As we face the beginning of a new school year, I cannot help but recall the words of former Yale President A. Bartlett Giametti that “Yale’s liberal education is … an education in the development of that most practical of human activities, which is thinking — analytically, creatively, humanely.”
Why does this matter? Well, for one, September also happens to be the start of a new session of Congress, a session in which our leaders hope to make great strides in rethinking failed policies. As this battle for our future heats up, we have the moral obligation to use our ability to reason and think to cut through lies to educate our neighbors and ourselves.
The debate over health care policy is especially meaningful to Yalies because it will profoundly affect us in the years to come. When we graduate from college, we will be early adopters of whatever changes are made. Regardless of whether the final legislation is effective, we will have to live with it and pay for it.
We have a responsibility to look critically at proposed solutions and question them in the same way that we question our professors and our peers. Just as it would be a waste of a Yale education to “educate” oneself merely by adopting the opinions and manners of a professor without evaluating them, it is also foolish to support a cause célèbre without pausing to understand exactly what sustains it. Is it driven by a pragmatic and critical approach to a problem, or is it a dogmatic and rigid application of ideological doctrine?
This means that you, the average Yalie, will have to look further for the truth than dining hall table tents or Colbert’s latest show. As the partisan divide grows deeper, an increasing number of people and organizations, in the hopes of making an easy conversion to their cause, leave out information vital to making an informed conclusion. As thinkers, it is our job to fill in the blanks.
Take, for example, the current push in Congress for a governmental solution to health care costs. Your political views aside, it may interest you to know that the U.S. government has been trying to use policy to “improve” health care since at least the 1940s, with varying results.
The modern HMO is the direct result of previous fixes. It is a favorite target of politicians and citizens alike, but few people know that this type of insurance rose to prevalence at the whim of Congress. The Health Maintenance Organization Act of 1973, which forced companies with more than 25 employees to offer HMO insurance, was written with the explicit goal of making health care more affordable and extending coverage to more Americans.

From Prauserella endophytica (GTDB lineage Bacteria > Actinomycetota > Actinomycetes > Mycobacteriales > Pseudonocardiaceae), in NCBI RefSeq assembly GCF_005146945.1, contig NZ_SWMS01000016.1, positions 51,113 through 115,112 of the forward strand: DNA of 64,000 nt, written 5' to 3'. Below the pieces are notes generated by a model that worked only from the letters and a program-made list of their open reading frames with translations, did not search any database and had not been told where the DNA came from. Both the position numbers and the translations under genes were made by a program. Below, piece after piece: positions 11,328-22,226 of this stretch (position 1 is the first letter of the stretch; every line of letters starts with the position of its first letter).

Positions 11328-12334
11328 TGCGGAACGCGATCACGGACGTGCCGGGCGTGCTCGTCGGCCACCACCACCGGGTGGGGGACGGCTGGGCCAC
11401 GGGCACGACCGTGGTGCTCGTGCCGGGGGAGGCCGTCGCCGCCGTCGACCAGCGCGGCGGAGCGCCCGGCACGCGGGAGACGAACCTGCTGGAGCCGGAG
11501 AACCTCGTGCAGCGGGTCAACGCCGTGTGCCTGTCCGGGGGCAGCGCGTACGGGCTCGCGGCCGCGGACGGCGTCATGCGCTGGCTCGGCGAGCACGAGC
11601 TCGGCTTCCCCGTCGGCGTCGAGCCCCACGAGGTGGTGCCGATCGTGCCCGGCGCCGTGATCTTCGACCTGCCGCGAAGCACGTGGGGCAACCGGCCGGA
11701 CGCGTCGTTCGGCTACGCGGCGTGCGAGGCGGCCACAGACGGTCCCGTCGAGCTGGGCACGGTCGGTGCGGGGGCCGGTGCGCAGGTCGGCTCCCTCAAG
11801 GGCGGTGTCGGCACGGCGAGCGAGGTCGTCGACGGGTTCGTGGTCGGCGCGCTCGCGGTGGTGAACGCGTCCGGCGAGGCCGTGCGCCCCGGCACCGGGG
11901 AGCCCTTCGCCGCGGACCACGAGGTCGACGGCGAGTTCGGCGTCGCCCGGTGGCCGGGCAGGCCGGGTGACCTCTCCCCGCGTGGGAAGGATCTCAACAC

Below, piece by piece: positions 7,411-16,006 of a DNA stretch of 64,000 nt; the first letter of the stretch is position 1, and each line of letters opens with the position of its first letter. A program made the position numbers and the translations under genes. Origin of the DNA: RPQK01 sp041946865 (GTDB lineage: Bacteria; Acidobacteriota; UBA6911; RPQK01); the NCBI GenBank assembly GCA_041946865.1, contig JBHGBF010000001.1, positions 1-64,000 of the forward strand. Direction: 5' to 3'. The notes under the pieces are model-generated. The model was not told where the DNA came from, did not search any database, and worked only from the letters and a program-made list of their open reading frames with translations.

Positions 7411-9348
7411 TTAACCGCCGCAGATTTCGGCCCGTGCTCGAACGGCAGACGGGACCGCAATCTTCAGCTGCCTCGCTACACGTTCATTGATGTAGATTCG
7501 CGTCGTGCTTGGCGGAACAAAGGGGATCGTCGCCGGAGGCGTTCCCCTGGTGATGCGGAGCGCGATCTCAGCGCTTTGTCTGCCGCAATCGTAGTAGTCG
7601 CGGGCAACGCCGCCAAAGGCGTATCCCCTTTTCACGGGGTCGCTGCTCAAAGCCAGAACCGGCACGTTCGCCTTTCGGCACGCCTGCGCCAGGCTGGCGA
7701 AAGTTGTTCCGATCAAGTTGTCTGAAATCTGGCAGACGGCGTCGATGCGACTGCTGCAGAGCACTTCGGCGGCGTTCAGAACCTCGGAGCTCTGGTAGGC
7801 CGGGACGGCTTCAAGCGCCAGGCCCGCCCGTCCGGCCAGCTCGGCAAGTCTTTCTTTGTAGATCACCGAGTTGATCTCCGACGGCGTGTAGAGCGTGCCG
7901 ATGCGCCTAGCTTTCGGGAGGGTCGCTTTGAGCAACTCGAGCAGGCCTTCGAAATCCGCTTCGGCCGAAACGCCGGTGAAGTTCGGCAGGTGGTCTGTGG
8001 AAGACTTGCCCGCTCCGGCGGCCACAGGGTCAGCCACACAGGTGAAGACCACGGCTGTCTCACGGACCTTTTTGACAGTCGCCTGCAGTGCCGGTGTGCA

Intentions aside, it is obvious that Congress’ interference in the health care market and the HMOs’ ensuing dominance failed to have the desired affect. In 1973, there were only 40 HMOs in the United States. After this legislation, this number rose to approximately 575 HMOs today.
Over the same period, health care costs as a percentage of GDP have almost doubled from approximately 9 percent to 17.6 percent. As any good statistician can tell you, correlation does not imply causality, but accept these statistics merely as a waypoint to help you navigate your way through political promises.
When Democratic cheerleaders extol the virtues of further government intervention, listen politely, but don’t forget that the same song has been sung before. Question their assumptions. Why will we succeed this time where we have failed before?
As Republicans mount a campaign to whitewash our current system at the Democrats’ expense, don’t forget the reality of spiraling costs; there is little question that something must be done to address this. In 2008 alone, 17.6 percent of the United States’ GDP was consumed by health care costs. Experts predict that amount will double by 2018.
Keep an open mind. Don’t reject a solution because you don’t like the ideology behind it or the group that presents it to you. Congress and its leaders have fallen into this trap. They are divided by party and are forcing their constituents to choose between their dogmas: the status quo or optimistic but blind intervention.
Many avenues, including tort reform, tax code revision and limiting the discounts insurance companies receive from doctors, have been all but ignored. Congressional leaders have barely pretended to seek their own information, instead relying on networks of partisan think tanks, pollsters and lobbyists. That should be unacceptable to a community that prides itself on thinking.
John Scrudato is a junior in Morse College.